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I run a totally private website. Any visitor immediately gets login/password prompt, which is implemented at the webserver level (nginx). There's no option to register - I distribute login/password to ...
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  1. #1
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    Access to private web site without login/password - How to implement?


    I run a totally private website. Any visitor immediately gets login/password prompt, which is implemented at the webserver level (nginx). There's no option to register - I distribute login/password to legitimate users in advance.

    This approach inconveniences the users because they have to type in username/password. I wonder if there's a way to provide every user with their unique URL, by clicking on which they would get access to the site immediately. I still want to disallow general public access. I also want to keep track which user is visiting my site.

    Or perhaps, there exists a better solution?

    I couldn't find any info on this on the web at all. If you can refer to any resources, thanks in advance!

    PS. If this post belongs elsewhere, I'd appreciate your recommendation.

  2. #2
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    One approach is to put the username and password into the URL:
    username:password@mysite.com
    Last edited by latgarf; 01-21-2013 at 02:42 PM.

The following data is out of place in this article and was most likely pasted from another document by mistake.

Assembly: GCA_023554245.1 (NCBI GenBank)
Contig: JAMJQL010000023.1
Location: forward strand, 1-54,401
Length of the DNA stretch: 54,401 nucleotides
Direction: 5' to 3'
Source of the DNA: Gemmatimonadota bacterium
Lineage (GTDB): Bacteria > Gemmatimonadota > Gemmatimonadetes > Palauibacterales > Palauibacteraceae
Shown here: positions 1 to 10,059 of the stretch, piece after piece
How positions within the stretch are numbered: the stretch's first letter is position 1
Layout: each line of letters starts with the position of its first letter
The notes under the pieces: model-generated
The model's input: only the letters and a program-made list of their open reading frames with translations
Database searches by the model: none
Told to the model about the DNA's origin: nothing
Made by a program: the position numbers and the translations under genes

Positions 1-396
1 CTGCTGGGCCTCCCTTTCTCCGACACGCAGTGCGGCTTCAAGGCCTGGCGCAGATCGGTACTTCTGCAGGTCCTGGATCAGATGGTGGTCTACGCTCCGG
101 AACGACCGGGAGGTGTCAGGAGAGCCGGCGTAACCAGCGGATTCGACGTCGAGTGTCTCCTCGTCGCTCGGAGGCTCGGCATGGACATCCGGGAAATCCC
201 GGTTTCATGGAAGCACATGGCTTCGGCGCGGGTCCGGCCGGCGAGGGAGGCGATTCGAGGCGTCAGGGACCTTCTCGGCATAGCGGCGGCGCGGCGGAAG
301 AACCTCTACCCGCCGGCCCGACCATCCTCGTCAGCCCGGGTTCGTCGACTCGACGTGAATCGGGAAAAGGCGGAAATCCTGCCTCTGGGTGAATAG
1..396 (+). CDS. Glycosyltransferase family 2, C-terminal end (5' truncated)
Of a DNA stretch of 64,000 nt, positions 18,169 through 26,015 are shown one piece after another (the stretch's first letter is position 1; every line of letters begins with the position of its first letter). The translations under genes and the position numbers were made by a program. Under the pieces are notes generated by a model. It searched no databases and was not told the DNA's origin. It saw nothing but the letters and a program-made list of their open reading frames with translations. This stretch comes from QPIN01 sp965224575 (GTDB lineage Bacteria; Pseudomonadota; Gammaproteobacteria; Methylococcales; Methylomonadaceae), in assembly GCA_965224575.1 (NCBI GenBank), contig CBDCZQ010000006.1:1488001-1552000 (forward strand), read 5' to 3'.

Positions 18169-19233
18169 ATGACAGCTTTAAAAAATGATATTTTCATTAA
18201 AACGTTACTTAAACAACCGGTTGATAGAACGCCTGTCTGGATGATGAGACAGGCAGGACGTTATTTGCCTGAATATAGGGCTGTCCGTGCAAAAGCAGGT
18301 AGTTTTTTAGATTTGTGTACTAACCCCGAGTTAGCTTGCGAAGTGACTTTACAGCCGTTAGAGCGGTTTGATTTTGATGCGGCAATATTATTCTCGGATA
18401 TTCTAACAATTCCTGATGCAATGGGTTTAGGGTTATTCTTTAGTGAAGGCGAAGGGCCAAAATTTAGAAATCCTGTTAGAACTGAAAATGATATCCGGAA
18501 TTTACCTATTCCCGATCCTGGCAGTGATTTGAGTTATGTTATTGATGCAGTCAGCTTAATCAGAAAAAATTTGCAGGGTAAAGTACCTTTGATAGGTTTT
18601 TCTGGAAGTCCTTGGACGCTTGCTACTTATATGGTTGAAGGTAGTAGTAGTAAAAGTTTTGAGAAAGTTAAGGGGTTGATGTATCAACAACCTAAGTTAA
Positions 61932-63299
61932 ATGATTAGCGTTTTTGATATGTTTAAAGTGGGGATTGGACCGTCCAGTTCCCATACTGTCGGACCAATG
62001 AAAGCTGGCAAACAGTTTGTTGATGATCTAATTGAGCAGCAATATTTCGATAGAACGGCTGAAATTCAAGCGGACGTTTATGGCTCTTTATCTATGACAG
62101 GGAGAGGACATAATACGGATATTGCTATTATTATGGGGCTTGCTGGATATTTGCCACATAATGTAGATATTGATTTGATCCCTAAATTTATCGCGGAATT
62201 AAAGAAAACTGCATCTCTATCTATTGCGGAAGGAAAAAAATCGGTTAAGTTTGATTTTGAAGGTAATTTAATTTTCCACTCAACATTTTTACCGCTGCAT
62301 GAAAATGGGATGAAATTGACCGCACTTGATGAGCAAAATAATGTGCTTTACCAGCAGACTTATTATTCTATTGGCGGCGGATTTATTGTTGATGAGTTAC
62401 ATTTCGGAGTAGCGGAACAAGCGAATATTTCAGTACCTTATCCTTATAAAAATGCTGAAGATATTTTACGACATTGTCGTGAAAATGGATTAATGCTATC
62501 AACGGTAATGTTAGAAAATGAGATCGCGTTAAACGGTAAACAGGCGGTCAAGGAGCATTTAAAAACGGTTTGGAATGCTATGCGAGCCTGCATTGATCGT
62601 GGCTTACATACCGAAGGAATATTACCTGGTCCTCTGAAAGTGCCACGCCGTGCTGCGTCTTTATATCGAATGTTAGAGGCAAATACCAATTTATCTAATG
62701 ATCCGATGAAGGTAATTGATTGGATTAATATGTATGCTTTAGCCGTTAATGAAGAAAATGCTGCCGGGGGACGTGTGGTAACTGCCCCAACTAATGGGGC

3. #3
    Trusted Penguin Irithori's Avatar
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    This is not a solution, it is a security nightmare.

    The username/password would then be visible in logfiles and browser histories.
    Just think of the consequences, if one of your users logs in on a different, maybe public PC.

    Username/password for now is still wideley used and accepted.
    Moreso: blizzard, google, etc offer to add even more security in form of time-based one time paswords via google authenticator and battle.net mobile apps.


    So my suggestion is to keep your previous authentication schema.
    You must always face the curtain with a bow.

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  5. #4
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    Excellent point, Irithori. But given that I only want to provide URL to user once (and not bother him anymore), how would I in practice supply those time-based one time passwords to users?

  6. #5
    Trusted Penguin Irithori's Avatar
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    You cant.
    By definition time based OTPs have a very short Time-To-Live.
    A typical ttl is 30s.
    After that a new value is generated and valid for the next 30s.
    TOTPs are a way to increase security, not useability.

    If you want to increase useability, then one advice can be to store the (regular, non-TOTP) passwords in the browsers' password safe.
    Firefox, opera, etc do have such a feature.
    Obviously this is only an option for controlled, secured devices.
    Such as your private or corporate PC/laptop/tablet/smartphone.
    Dont safe passwords on public PCs or your friends machines.
    Last edited by Irithori; 01-21-2013 at 03:21 PM. Reason: clarifications
    You must always face the curtain with a bow.

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